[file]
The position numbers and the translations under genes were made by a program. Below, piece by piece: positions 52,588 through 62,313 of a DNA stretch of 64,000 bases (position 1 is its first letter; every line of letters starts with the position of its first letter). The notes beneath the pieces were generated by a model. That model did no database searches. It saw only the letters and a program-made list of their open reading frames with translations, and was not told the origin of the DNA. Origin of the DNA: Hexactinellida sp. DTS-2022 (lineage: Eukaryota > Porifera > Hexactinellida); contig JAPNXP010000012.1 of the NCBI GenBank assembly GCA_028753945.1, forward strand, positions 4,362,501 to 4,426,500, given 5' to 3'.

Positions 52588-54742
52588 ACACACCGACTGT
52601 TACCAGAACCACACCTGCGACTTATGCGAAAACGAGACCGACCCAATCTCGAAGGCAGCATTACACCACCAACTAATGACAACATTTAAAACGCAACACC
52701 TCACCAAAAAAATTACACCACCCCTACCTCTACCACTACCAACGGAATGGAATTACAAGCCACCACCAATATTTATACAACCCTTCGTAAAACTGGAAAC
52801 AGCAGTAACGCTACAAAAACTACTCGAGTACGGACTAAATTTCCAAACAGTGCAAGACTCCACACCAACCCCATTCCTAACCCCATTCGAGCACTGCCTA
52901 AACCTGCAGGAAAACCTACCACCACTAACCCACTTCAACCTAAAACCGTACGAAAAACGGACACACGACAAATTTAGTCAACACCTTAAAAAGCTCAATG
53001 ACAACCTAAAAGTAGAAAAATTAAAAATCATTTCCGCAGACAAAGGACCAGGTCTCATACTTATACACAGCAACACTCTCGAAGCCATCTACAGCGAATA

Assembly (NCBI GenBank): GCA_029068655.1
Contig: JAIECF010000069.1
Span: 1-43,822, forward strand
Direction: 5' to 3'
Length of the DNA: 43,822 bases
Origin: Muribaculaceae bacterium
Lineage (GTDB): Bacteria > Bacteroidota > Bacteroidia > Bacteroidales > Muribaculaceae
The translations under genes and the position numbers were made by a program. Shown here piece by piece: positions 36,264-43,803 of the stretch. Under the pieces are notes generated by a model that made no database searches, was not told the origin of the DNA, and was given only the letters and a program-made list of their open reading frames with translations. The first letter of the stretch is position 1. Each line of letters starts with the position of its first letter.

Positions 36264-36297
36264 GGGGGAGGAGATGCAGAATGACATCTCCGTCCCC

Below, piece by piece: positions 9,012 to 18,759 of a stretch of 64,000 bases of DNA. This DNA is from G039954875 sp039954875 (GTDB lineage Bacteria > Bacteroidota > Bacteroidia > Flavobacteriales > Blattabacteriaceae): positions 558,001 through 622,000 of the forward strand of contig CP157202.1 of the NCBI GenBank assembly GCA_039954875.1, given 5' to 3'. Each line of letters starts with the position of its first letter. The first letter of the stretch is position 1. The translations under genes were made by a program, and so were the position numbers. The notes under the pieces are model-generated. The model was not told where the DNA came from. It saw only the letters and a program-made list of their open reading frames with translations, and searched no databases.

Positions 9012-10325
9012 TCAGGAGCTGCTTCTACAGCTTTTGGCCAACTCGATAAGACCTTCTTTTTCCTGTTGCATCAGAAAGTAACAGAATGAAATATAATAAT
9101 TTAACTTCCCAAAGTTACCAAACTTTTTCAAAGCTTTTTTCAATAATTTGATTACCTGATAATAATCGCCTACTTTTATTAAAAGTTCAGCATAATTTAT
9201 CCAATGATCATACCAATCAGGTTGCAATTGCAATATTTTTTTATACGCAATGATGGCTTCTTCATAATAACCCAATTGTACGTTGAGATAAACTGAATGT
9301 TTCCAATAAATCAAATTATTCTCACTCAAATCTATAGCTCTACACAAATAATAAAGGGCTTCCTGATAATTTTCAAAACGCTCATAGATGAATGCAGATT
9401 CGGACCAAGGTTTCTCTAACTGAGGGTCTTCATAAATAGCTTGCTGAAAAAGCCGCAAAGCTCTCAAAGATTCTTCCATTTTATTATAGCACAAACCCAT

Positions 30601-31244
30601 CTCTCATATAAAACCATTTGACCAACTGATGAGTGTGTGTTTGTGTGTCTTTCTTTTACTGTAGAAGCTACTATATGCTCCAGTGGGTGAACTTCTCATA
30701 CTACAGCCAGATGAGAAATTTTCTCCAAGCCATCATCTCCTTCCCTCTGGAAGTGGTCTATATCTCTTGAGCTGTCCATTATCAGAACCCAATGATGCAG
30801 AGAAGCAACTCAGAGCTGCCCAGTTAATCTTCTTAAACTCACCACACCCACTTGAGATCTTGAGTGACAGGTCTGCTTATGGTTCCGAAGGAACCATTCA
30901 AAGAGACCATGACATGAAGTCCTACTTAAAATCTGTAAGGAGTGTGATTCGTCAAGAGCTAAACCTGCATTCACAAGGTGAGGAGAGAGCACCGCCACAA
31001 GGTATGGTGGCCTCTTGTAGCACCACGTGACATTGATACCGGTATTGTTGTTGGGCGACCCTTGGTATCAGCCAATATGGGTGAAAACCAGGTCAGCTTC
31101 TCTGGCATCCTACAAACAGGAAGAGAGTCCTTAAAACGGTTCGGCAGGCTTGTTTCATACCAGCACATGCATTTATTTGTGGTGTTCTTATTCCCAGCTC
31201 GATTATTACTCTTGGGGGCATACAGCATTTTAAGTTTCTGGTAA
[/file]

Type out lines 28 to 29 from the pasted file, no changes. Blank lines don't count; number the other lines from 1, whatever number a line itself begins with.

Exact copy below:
30701 CTACAGCCAGATGAGAAATTTTCTCCAAGCCATCATCTCCTTCCCTCTGGAAGTGGTCTATATCTCTTGAGCTGTCCATTATCAGAACCCAATGATGCAG
30801 AGAAGCAACTCAGAGCTGCCCAGTTAATCTTCTTAAACTCACCACACCCACTTGAGATCTTGAGTGACAGGTCTGCTTATGGTTCCGAAGGAACCATTCA